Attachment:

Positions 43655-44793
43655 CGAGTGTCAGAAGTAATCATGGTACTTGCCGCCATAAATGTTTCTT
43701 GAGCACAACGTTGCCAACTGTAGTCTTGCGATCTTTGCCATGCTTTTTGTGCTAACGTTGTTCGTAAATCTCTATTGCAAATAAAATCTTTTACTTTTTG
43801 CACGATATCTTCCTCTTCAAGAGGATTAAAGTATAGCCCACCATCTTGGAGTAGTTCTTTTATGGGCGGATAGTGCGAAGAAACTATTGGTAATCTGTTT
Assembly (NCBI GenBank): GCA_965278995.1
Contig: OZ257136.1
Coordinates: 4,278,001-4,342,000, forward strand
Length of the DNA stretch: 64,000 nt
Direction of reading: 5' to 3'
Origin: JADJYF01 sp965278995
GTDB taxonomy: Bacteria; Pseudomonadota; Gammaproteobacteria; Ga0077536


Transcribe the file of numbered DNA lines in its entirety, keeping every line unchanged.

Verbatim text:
Positions 43655-44793
43655 CGAGTGTCAGAAGTAATCATGGTACTTGCCGCCATAAATGTTTCTT
43701 GAGCACAACGTTGCCAACTGTAGTCTTGCGATCTTTGCCATGCTTTTTGTGCTAACGTTGTTCGTAAATCTCTATTGCAAATAAAATCTTTTACTTTTTG
43801 CACGATATCTTCCTCTTCAAGAGGATTAAAGTATAGCCCACCATCTTGGAGTAGTTCTTTTATGGGCGGATAGTGCGAAGAAACTATTGGTAATCTGTTT
Assembly (NCBI GenBank): GCA_965278995.1
Contig: OZ257136.1
Coordinates: 4,278,001-4,342,000, forward strand
Length of the DNA stretch: 64,000 nt
Direction of reading: 5' to 3'
Origin: JADJYF01 sp965278995
GTDB taxonomy: Bacteria; Pseudomonadota; Gammaproteobacteria; Ga0077536